The Yamaha P120 and CP-33 are both very nice digital pianos that would allow much more room for growth than the Casio Privia. However they are currently a bit out of my budget ( I think the extra investment would be worth it in the long run though).

So here is my Plan. I am currently taking summer classes and do not have time for a standard hourly job. However, I can work a bunch of odd jobs like mowing yards, helping neighbor with filling, tutoring, etc... The when the end of the Summer comes, if I have the cash I spring for the P120 or CP-33, otherwise ill just settle for the Casio Privia ( which still seems like a nice DP) .

Do you think i have drawn the proper conclusions and plan? Any further advice or opinions are welcome.

#1701039 - 06/24/11 06:40 AM Re: Beginner's Dilemma [Re: Ruxe]  
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Ruxe. I think that your plan is fine. Most people begin with a cheap piano. After, if you enjoy learning and playing piano, you always can purchase a better instrument.

#1701137 - 06/24/11 09:37 AM Re: Beginner's Dilemma [Re: Ruxe]  
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Try out any and every digital in your price range and be sure they have Graded Hammer Action keys - they mimic the feel of acoustic keys. And obviously, some are better than others.

I have a Yamaha DGX 640 and I love it but there are many good makes out there in that price range and below.

Good luck on your DP quest. And my best advice is, go for feel. Never mind what else the piano can do, if it feels more like an acoustic, then that's the one for you.

Oh yes, and get one with pedals or at least the ability to add a pedal unit. You might get away with just a sustain pedal but might miss not having the option for all 3 pedals later on.


Currently playing an Axus D2.

#1701147 - 06/24/11 09:51 AM Re: Beginner's Dilemma [Re: Ruxe]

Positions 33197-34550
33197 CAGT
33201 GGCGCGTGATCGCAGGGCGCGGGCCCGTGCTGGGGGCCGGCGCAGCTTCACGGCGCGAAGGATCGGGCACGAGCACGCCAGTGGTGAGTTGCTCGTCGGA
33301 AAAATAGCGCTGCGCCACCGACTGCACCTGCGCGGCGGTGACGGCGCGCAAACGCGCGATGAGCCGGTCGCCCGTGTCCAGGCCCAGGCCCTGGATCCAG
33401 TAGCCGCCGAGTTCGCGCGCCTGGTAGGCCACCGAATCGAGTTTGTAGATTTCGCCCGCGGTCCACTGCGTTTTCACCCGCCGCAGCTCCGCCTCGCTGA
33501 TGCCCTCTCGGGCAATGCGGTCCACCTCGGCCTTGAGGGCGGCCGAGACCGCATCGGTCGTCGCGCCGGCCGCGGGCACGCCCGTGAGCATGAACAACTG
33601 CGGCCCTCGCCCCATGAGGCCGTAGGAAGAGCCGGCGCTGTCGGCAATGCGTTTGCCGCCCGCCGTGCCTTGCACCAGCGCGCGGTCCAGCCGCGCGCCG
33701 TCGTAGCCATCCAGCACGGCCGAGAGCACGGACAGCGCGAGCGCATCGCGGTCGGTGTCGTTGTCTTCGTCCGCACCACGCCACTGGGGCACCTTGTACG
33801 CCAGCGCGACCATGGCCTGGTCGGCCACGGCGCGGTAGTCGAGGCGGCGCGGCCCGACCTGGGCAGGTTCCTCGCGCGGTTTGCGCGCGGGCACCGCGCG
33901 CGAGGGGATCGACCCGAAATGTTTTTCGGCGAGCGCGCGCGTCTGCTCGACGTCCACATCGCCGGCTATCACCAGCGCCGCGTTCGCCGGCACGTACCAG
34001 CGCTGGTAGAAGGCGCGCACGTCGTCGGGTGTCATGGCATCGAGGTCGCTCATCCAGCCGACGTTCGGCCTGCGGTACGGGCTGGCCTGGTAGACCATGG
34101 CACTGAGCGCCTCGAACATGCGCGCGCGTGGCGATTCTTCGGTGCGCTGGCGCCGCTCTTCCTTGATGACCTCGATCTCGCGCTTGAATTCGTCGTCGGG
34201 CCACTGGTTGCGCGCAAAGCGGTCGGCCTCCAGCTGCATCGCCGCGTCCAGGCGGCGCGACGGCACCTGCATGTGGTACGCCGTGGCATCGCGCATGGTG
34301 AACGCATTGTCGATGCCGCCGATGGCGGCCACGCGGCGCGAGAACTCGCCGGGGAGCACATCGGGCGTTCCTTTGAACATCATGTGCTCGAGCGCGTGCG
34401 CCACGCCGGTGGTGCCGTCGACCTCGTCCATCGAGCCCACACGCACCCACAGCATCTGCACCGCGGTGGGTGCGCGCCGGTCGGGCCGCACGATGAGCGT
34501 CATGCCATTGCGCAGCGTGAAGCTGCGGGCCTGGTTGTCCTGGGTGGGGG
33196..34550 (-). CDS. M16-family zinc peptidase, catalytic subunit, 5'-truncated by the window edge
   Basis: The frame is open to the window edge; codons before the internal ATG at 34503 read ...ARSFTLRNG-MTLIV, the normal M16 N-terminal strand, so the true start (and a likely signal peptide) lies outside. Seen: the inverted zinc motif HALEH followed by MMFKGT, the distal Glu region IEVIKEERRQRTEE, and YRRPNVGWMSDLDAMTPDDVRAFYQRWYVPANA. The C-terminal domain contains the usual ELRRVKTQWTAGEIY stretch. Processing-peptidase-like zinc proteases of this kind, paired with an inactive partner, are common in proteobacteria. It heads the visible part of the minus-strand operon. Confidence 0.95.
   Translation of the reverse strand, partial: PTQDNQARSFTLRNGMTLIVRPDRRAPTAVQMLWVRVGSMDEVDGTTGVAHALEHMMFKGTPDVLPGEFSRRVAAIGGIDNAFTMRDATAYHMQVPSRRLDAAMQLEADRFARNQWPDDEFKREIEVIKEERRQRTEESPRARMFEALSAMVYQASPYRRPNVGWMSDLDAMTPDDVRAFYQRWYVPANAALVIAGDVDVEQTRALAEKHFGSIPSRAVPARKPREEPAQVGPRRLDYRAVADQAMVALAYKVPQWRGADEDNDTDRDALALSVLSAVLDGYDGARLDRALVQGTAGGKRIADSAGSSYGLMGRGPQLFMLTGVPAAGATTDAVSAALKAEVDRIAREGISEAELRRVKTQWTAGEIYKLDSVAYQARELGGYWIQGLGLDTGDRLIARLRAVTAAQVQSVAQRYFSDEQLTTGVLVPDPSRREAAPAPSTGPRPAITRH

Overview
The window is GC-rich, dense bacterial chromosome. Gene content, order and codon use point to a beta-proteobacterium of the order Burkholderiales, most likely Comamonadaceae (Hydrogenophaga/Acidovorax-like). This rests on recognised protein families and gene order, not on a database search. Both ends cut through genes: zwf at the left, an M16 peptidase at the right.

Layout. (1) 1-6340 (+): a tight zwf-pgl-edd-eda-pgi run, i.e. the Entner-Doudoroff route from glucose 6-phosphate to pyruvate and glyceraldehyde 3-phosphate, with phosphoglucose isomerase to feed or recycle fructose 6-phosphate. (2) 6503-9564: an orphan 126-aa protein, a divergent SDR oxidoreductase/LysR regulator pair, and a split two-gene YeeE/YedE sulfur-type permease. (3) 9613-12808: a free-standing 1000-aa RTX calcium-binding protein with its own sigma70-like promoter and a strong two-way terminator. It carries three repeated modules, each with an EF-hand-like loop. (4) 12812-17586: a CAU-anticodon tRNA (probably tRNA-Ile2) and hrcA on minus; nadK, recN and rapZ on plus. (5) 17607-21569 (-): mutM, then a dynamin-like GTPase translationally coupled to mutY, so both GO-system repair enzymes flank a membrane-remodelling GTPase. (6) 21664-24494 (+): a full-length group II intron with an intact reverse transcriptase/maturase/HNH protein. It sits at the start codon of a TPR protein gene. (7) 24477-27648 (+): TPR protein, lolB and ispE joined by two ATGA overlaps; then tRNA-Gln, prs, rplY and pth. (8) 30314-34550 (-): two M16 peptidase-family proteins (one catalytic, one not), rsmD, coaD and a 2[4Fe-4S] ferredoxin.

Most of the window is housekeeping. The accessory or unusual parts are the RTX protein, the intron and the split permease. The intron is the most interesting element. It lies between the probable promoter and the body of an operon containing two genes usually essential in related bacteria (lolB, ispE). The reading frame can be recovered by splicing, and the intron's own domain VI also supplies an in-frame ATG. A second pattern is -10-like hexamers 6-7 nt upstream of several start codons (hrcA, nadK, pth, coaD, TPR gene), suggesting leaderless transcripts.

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Sly Cat,
I have been shopping for a 2nd piano for a vacation home we're buying, but, given where I live, I have no opportunity to try out a bunch. Obviously I love the P120, but I'm going for something less expensive for the vacation home.

I used to have a DGX 500, but I sold it because the action of the keys was exactly like an inexpensive keyboard, and I couldn't stand it. How does the action of the 640 compare to an acoustic or to a more expensive DP?

Eagerly awaiting your reply.


I'm getting there--note by note.
#1701157 - 06/24/11 09:58 AM Re: Beginner's Dilemma [Re: Michael Steen]  
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Originally Posted by Michael Steen
Sly Cat,
I have been shopping for a 2nd piano for a vacation home we're buying, but, given where I live, I have no opportunity to try out a bunch. Obviously I love the P120, but I'm going for something less expensive for the vacation home.

I used to have a DGX 500, but I sold it because the action of the keys was exactly like an inexpensive keyboard, and I couldn't stand it. How does the action of the 640 compare to an acoustic or to a more expensive DP?

Eagerly awaiting your reply.


No comparison. The DGX 500 didn't have weighted keys. The DGX 640 not only has weighted keys, but Graded Hammer ones which mimics the feel of an acoustic, heavier on bass notes, lighter on treble, just like an acoustic.

I played on a keyboard with similar keys to the DGX 500 and it was terrible as I could NOT play softly on it at all. I thought I'd have to get an acoustic to get back into proper piano learning but digitals have improved so much recently, I'm glad I was proved wrong.

Yes, there are many more expensive (and better) digital pianos out there than my DGX 640 but trust me, by comparison to the 500, it'll feel like you're playing a Steinway Grand! I'm just getting back into learning after many years and I'm really chuffed with my digital piano. I auditioned many in - and above - the price range and the 640 felt and sounded so much better than the others, it was a no-brainer purchase.